[Note: I originally wrote this article for an audience of liberal arts students at Hamilton College, my alma mater]
Like many others I know in the industry, I had a very circuitous route into technology. For most of my Hamilton education, I was pretty determined to work in media or on Capitol Hill. That is, until I picked up two books books that changed my life.
The first was Walter Isaacson’s biography of Steve Jobs, which came out my sophomore year. It really floored me to learn that Jobs was an artist and a purist, who believed that Apple should be a tech company “at the intersection of tech and the liberal arts.” As a creative-analytical double major, I felt like he was speaking to me.
The second book was Zero to One by Peter Thiel, which demystified how companies get built from scratch. Thiel explains why startups are like cults, asks you to ponder what you believe that others don’t, and details many other unspoken truths about technology (like the monopoly status of Google). To me, it was revelatory.
From reading these two books, I quickly got the sense that technology is going to be far more impactful in my lifetime than politics or media. And I was determined to do anything I could to get near it. I started participating in the Hamilton Pitch Competitions, placing as a runner up with Nile Berry ’14 for our beer-education service idea.
Upon graduation, I was able to crash with friends in New York City. Pretty quickly, I got my first job at MakerBot Industries, a then-hot 3D printing company, through an alumni connection. The job wasn’t glamorous, but it was a foot in the door at a well-known tech company. Quickly, I made myself valuable by helping a data analyst wrangle data. Looking back, it was the perfect stepping stone for what I do now.
For the past three years, I’ve combined my love of tech, writing, and data analysis into analyzing startups and venture capital (VC) at CB Insights. Simply put, I make data-driven reports about tech trends, helping VCs and corporates understand what startups are doing in robotics, cryptocurrency, and augmented reality. My job is unique because I now get to see the tech world from 10,000 feet up.
Having now experienced life at two tech companies, here’s a few things I wish I knew going in:
- First, more liberal arts graduates should more be going straight into startups. More than most, Hamilton grads have been exposed to many disciplines and thrive in ambiguity. When companies are young, the roles are less defined and constantly change. You likely have an edge over your peers here.
- Understand there’s many different roles within tech companies. Typically, there’s departments for software engineering, product management, dev ops, QA, marketing, and sales/business development. (aside: work where you have a competitive advantage)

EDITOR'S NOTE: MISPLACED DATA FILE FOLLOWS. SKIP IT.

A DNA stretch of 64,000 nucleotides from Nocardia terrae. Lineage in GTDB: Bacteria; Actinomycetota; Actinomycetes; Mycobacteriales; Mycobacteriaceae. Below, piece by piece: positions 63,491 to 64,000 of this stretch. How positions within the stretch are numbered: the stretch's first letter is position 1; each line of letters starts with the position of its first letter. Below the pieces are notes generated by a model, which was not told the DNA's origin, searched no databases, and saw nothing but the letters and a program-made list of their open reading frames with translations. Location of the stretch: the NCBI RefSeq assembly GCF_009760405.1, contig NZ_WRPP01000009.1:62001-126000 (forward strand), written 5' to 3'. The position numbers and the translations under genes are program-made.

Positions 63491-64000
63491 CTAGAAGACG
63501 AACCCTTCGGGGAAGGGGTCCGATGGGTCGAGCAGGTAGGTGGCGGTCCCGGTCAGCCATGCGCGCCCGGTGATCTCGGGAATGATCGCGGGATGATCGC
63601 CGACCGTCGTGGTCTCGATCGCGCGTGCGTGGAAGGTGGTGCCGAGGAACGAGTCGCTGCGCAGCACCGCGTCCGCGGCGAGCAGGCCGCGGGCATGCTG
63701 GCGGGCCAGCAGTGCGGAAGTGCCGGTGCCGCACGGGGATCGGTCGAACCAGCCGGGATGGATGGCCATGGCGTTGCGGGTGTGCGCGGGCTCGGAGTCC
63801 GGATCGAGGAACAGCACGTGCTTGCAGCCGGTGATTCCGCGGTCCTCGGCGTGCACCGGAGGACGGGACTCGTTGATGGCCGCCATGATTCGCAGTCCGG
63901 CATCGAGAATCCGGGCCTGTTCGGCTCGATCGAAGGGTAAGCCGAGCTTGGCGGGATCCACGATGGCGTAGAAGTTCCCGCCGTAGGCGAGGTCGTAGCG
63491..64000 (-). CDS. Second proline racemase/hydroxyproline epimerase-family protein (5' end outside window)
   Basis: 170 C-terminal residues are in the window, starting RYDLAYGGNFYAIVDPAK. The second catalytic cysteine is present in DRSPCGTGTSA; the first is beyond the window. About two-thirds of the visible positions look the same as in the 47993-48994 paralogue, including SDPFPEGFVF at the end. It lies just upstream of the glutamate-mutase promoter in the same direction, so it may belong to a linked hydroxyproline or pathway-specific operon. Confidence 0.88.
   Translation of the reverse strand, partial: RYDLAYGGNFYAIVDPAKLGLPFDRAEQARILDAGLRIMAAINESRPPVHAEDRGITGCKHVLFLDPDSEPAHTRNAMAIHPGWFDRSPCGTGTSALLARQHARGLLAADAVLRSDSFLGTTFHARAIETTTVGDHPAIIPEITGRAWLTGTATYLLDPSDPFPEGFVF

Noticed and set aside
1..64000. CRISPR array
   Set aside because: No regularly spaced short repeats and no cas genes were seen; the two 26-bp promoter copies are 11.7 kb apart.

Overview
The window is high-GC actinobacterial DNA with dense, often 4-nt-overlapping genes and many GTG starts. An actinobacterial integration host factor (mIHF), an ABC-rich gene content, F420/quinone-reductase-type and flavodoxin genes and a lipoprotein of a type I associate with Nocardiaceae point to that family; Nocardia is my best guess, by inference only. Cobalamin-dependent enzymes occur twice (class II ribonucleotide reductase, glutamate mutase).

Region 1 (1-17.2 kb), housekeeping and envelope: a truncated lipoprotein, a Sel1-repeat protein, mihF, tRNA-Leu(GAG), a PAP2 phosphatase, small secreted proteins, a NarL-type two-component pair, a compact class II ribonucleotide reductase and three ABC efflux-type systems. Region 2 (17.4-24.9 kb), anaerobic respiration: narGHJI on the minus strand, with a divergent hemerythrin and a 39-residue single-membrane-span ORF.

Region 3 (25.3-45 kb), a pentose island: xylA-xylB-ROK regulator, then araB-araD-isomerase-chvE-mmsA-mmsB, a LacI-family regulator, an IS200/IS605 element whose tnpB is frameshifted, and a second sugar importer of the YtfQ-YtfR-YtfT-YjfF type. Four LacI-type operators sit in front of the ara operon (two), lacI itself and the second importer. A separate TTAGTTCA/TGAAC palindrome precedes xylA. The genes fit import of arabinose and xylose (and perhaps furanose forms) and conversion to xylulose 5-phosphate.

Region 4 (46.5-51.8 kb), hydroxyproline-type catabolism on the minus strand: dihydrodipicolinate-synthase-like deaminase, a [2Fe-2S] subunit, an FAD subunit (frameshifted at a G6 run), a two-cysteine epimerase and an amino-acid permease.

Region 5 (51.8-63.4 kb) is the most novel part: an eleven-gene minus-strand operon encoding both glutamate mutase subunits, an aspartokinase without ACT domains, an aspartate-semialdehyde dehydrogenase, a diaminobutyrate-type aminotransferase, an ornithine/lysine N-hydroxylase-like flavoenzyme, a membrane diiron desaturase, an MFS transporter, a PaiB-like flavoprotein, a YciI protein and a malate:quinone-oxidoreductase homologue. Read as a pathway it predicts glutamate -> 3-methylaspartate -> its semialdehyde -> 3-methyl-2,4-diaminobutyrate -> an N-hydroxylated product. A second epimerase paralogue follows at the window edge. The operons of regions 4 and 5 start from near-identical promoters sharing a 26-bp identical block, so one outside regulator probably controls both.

- Right now, the macro funding environment is very good for scaling up tech companies. There has never been more deployable venture capital (or dry powder). This means there are many tech companies that can employ you. Now, it’s just a matter of finding the right one.
How to Prepare While You’re In School:
- For students, I recommend reading the Guide to Career Planning by Marc Andreessen (inventor of the internet browser). His first rule of career planning: Do not plan your tech career, because you have no idea what’s going to happen in the future.
- Devour the available startup literature. Read outlets like TechCrunch and get excited about what’s being built. Right now, people are working on flying cars, AR headsets, lab-grown meat, and tons more. There’s a lot to be jazzed about.
- Consider a major or minor in computer science. Even if you don’t want to be a software engineer, it’s helpful to know how to think like one. AI is not going to write code for many decades to come, and it will remain a valuable skill. I personally know a few Hamilton graduates who later did code schools (such as Full Stack Academy, Dev Boot Camp) with success. Even my company hires boot camp grads. But why not graduate with the ability to make computers do your bidding? You can automate so much boring work.
- Combine technical skills with another discipline. In a way, Facebook combines computer science with psychology. Cryptocurrency such as bitcoin combines code with economics and game theory. Ev Williams combined his tech know-how and love of long-form literature to create Medium.com. As “software eats the world” there will be more permutations like this. Optimize the rest of your schedule for what you find interesting.
- Experiment and build stuff. Reddit and FB are a famous examples of dorm-room experiments. Try out that app idea.
- Compete in pitch competitions. It will force you to sell people on your vision for the future. Many startup founders say sales is a skill they wish they had developed, and sales is often the largest department (headcount-wise) within tech companies.
- Understand there’s many, many different jobs within tech companies. Programming isn’t necessary, but it’s a sure-fire way in.